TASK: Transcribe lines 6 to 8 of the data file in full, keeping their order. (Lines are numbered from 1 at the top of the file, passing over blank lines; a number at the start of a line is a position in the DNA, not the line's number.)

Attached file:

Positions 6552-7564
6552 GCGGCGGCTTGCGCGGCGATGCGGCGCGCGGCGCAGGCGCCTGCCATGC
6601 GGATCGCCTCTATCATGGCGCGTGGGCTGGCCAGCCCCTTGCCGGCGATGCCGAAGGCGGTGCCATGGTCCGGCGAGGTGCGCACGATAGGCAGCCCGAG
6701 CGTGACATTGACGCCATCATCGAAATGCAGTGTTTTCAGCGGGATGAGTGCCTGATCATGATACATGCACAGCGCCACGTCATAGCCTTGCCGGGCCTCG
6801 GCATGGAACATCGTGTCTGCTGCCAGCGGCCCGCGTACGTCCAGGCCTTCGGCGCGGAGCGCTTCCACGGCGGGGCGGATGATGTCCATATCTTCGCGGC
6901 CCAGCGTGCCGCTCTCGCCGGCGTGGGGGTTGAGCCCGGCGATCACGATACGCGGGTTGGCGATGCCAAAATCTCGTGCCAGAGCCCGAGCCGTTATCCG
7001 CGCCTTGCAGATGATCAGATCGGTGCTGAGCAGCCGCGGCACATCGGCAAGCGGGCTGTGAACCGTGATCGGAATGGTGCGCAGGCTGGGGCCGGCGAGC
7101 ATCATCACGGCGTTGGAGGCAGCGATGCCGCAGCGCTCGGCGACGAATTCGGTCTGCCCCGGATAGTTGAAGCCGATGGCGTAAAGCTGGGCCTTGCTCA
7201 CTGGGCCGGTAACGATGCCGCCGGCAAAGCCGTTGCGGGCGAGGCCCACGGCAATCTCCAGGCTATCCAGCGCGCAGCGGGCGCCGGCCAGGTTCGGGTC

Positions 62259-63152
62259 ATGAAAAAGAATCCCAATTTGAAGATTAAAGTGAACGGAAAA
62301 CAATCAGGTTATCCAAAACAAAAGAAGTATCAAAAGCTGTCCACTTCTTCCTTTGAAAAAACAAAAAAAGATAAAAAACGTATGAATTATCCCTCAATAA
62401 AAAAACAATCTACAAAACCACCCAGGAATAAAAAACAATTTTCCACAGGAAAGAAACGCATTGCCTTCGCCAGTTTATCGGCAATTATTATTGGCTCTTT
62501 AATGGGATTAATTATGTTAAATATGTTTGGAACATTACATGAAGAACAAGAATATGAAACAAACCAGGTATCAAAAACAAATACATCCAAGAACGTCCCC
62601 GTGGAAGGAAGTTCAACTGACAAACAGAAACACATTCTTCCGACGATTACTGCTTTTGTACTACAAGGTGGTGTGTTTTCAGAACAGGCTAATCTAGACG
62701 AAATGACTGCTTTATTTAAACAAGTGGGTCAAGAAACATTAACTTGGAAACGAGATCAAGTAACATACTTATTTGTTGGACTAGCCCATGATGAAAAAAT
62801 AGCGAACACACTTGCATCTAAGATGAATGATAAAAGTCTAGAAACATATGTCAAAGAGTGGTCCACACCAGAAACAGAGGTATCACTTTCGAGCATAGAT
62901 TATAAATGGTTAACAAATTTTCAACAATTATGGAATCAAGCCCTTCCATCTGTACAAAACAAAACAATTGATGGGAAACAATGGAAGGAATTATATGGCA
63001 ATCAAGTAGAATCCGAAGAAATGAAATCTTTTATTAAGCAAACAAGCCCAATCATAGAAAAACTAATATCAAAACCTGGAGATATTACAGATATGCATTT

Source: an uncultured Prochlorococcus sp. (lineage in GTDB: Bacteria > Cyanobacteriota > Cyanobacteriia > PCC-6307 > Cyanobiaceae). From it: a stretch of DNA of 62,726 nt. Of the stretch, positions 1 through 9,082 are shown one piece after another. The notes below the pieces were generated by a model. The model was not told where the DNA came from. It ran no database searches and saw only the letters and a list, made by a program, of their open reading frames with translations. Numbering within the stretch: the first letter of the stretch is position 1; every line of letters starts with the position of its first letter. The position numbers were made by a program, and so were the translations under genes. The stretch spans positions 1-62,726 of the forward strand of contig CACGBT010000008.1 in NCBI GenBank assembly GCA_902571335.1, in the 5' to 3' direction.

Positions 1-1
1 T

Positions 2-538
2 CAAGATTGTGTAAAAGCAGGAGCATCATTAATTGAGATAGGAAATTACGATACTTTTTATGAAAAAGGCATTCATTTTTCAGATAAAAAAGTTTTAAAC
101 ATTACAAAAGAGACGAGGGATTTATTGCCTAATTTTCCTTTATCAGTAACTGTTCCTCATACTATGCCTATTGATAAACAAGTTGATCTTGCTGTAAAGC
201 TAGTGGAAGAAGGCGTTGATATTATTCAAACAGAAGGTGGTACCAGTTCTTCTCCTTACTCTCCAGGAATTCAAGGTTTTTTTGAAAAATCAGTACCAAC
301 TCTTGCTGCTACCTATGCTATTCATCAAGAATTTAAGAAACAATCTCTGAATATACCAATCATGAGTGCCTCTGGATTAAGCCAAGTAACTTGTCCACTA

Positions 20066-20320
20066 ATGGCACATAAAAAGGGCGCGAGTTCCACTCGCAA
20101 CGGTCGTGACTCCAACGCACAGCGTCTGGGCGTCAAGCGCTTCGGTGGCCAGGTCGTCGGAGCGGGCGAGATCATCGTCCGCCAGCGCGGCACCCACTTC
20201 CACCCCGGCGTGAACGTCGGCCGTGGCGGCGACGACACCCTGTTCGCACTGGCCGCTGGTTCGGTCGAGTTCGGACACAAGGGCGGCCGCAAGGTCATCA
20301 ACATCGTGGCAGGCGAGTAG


6901 CCAGCGTGCCGCTCTCGCCGGCGTGGGGGTTGAGCCCGGCGATCACGATACGCGGGTTGGCGATGCCAAAATCTCGTGCCAGAGCCCGAGCCGTTATCCG
7001 CGCCTTGCAGATGATCAGATCGGTGCTGAGCAGCCGCGGCACATCGGCAAGCGGGCTGTGAACCGTGATCGGAATGGTGCGCAGGCTGGGGCCGGCGAGC
7101 ATCATCACGGCGTTGGAGGCAGCGATGCCGCAGCGCTCGGCGACGAATTCGGTCTGCCCCGGATAGTTGAAGCCGATGGCGTAAAGCTGGGCCTTGCTCA